The problem with volatile investments, however, is that you might have to sell them when you don’t want to. This seems a bit odd, why can’t you just “HODL”? Well because sometimes you can’t hold on.

What if you have to drive your car to work and your car fails its MOT? What if your partner leaves you? What if you lose your job? What if your parents kick you out of their basement?

In the 2008 financial crisis, house prices dropped massively. Many people lost their jobs and so were unable to keep up with their mortgage payments. Even though house prices have pretty much recovered now, they were unable to hold on at the time. They had to sell their homes.

Most people try and have some level of “buffer” savings if they can. A pot of money set aside as insurance in case these bad things happen. Putting all your savings into a volatile asset doesn’t give you the same amount of insurance. If that bad situation happens, you will not be able to count on an exact pot of money to bail you out.

The problem, like all problems in life, are worse if you are poor. Some people have little or no savings altogether. Wealthy people are more able to have more of their savings in risky assets precisely because they are more able to weather any unforeseen hits to their income. And even then, these risky assets are often diversified to avoid putting all your eggs in one basket.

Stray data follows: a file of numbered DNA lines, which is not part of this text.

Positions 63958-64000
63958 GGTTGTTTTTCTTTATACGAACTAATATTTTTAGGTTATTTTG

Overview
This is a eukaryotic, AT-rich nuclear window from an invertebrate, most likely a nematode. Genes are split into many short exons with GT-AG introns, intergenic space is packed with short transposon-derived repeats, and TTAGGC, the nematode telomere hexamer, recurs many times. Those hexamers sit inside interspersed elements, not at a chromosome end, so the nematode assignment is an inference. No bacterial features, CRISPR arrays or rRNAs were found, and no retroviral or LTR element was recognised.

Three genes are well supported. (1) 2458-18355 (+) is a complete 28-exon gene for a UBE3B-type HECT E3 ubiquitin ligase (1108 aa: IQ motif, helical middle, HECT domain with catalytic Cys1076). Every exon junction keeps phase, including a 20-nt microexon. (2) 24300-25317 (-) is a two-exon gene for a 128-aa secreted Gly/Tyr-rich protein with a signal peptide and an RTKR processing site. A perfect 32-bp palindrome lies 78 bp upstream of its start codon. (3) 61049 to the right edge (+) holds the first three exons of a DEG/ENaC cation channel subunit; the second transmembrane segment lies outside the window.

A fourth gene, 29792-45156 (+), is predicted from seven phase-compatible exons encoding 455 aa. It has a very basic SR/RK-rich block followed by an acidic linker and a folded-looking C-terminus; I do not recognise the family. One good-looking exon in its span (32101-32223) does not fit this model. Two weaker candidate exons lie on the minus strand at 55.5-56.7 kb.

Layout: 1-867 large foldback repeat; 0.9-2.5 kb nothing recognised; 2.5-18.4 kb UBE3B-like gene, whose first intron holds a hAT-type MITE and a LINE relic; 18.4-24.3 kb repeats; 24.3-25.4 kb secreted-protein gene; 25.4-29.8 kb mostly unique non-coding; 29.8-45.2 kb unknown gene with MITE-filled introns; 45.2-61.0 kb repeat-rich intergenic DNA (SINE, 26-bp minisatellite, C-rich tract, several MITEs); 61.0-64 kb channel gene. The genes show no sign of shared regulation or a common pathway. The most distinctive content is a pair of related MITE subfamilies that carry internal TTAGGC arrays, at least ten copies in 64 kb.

You would think, however, that this sort of stuff is just “common sense”. I am unsure how “common” this “common sense” is. Either way, I don’t buy the idea that people with low levels of financial literacy should be deserving of their fate.

There are lots of videos on YouTube saying hyping bitcoin as an investment but there isn’t many talking about basic financial literacy: only invest what you can afford to lose etc.

Sometimes when people hear this, they think it is a negative comment about where crypto is eventually headed and dismiss it. But this isn’t hypothetical Bitcoin has been highly volatile. People have bought high and been forced to sell low.

This is one of the reasons why I am a little concerned about things like crypto trading on phone apps. It gives people instant access to their savings and is not about long-term saving or investing. We also know when people “day trade” they often chase losses and lose money on average.

I wouldn’t mind so much if I thought financial literacy was higher in society. I guess right now I am worried for some people, their “first time” will also be their last.